An Assessment of Built-Up Expansion in Usmanu Danfodiyo University : Current School News

An Assessment of Built-Up Expansion in Usmanu Danfodiyo University, Sokoto

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An Assessment of Built-Up Expansion in Usmanu Danfodiyo University, Sokoto.

ABSTRACT

This research project is an assessment of built-up expansion in Usmanu Danfodiyo University, Sokoto from 2007 to 2015. Data for this research project was collected from both primary and secondary sources. The primary source of data include field observation, interview and satellite imageries. While secondary data include relevant published materials such as textbooks, journal articles, dissertations, reports, and the internet.

The method used is satellite image processing, image classification, overlay operations, vectorisation and digitizing. The study revealed that built-up expansion is more towards the north-east and eastern part of the study area and to some extent in the central part.

From the result of analysis, it was discovered that in 2007, there are 208 structures covering 145,715 square meters. While in 2015, 50 structures were raised with an area of 92,328 square meters. The total built-up structures are 250 with a total area of 238,044 square meters. It is recommended that, the management should solicit for adequate funding in order to maintain and sustain the original master plan.

TABLE OF CONTENTS

Title page ———— i
Declaration page —– ii
Certification page — iii
Dedication ———- iv
Acknowledgement —- v
Table of content —– vi
Abstract —- viii

CHAPTER ONE: BACKGROUND TO THE STUDY

1.0 Introduction—- 1
1.1 Statement of research problem —- 2
1.2 Aims and objectives —- 3
1.3 Research question ——- 5
1.4 Justification of the study — 5
1.5 Scope of the study —- 6
1.6 Significance of study —- 6
1.7 Study area ——– 7
1.7.1 Geographical location —— 7
1.7.2 Physical characteristics – 7
1.7.3 Climate —— 8
1.7.4 Population—- 9
1.8 Material and methods —— 10
1.8.1 Materials and software ——– 11
1.8.2 Types and source of data —– 11
1.8.3 Method of data analysis —– 12

CHAPTER TWO: LITERATURES REVIEW

2.0 Introduction —— 16
2.1 The implication of built-up expansion on ecological footprints — 16
2.2 The effect of built-up expansion on agriculture ——— 17
2.3 The impact of built-up expansion on population growth and socio-economic aspects 17
2.4 The effect of built-up expansion on the surface temperature of the earth — 18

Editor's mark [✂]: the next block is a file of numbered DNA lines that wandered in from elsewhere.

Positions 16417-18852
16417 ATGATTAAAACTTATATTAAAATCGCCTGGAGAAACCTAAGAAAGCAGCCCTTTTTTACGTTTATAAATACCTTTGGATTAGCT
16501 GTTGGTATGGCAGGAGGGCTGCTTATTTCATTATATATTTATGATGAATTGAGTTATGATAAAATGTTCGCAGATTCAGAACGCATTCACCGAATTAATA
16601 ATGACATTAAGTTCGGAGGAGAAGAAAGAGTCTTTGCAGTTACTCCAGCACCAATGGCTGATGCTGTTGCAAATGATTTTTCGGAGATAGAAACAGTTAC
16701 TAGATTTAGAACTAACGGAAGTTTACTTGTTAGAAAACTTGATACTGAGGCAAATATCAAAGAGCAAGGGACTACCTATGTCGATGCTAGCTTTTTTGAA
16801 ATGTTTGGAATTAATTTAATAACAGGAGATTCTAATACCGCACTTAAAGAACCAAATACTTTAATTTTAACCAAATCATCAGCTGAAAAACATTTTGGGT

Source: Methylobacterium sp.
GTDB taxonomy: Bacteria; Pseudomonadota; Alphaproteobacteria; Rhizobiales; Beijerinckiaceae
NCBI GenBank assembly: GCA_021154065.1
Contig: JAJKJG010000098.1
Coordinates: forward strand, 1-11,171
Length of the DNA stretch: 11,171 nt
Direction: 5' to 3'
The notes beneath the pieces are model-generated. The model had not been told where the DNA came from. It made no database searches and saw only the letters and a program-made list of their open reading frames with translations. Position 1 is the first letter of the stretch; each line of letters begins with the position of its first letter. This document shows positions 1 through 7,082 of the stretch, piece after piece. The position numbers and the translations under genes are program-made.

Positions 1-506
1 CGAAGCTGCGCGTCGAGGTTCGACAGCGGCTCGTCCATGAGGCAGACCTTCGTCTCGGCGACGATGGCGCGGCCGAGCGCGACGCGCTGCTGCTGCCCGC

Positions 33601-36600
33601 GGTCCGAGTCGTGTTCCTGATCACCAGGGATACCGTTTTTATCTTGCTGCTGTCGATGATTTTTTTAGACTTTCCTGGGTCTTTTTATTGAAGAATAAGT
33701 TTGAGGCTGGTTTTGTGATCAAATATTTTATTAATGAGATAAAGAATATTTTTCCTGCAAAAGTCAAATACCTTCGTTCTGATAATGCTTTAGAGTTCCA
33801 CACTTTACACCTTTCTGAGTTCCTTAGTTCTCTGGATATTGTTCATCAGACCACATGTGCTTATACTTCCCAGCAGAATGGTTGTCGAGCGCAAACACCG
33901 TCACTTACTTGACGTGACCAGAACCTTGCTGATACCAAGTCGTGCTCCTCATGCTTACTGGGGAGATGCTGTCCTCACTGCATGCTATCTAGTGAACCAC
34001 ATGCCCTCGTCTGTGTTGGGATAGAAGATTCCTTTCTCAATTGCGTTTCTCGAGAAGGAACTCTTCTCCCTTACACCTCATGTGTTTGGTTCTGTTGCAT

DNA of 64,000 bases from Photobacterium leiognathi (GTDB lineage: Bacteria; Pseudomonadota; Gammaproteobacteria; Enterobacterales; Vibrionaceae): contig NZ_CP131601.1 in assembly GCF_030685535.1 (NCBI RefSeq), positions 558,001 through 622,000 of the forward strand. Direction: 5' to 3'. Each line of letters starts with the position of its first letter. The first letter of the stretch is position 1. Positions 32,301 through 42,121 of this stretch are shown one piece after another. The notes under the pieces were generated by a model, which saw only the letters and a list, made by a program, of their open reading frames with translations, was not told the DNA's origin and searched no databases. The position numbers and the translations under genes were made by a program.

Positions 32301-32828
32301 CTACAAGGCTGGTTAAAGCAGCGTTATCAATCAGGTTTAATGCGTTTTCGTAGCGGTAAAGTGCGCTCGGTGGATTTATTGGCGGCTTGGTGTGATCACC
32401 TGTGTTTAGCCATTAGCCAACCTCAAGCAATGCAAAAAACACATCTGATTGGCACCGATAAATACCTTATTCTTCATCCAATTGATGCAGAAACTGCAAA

2.5 The implication of built-up expansion on geomorphology —— 19
2.6 Environmental impact of urban expansion ———- 20
2.7 Health and environmental impact of urban expansion ———– 21
2.8 Environmental impact of urban expansion on biodiversity ——– 21
2.9 Usmanu danfodiyo university, sokoto master plan- 22
2.10 The land use plan of the usmanu danfodiyo university, sokoto — 23

CHAPTER THREE: RESULTS AND DISCUSSION

3.0 Introduction ——- 26
3.1 The trend and direction of built-up expansion — 26
3.2 The deviation of built-up in relation to the master plan — 31

CHAPTER FOUR: SUMMARY, CONCLUSION AND RECOMMENDATIONS

4.0 Introduction—— 34
4.1 Summary —- 34
4.2 Conclusion ——— 35
4.3 Recommendations —— 35
References —- 36
List of tables- 37
List of figures —– 37

INTRODUCTION

Built-up means the built- up areas, while Expansion is a space through which anything is expanded (Advanced English Dictionary). Built-up areas have been expanding throughout the world. Monitoring and prediction of the built-up is not only important for the economic development but also acts as sentinels of environmental decline important for ecologically sustainable development of a region. (ARER, 2003).

In the year 2000, urban areas occupied only about 2% – 3% of the earth’s surface; However, they sheltered nearly half the world’s population. The rapid expansion of urban areas, is dramatically changing the landscape of the urban-rural fringe, clearly highlighting the intensity of the ecological footprints of cities. The ecological footprint is defined as “the total area of productive land and water required continuously to produce all the resources consumed and to assimilate all the wastes produced, by a defined population, wherever on earth that land is located”.

The wealthy quarter of the world’s population consume over three-quarters of world’s resources, and of the total global resource depletion and pollution, contribution from cities is probably 70% or more. (RWWMEIA, 1996). For example, the per capital ecological footprint of North Americans is 4-5 ha/capita, which accounts for three times their fair share of the Earth’s bounty. Similarly Japan’s footprint is about 2.5 ha/capita and the Netherland’s is 3.3 ha/capita, accounting for about eight and is times greater than the areas of total domestic territories respectively.

REFERENCES

Lambin, E.f.; Geist, H.J.; Lepers, E. Dynamics of Land-use and land cover change in tropical regions. Annu. Rev. Environ. Resour. 2003, 28, 205-241.
Douglas, I. Human Settlements. In change Land use and land cover-A Global perspective; W.B, Tuener, B.L., 11, Ed;, Cambridge University Press: New York, NY, USA, 1994: pp. 149-169.
Wintle, B.A.; j.; Potts, J.M. Fauna habitat Modeling and Mapping: A review and case study in The lower Hunter central Cost region of NNSW. Austral Ecol. 2005, 30,719-738.
“C-GIDD (Canback Global income Distribution Database)” Canback Dangel. Retrived 2008- 08-20.
Brueckner, J.K., and D. Fansler, 1983, “The Economics of Urban Sprawl: Theory and Evidence On the spatial sizes of cities”, Review of Economics and Statistics, 55, 479-82.

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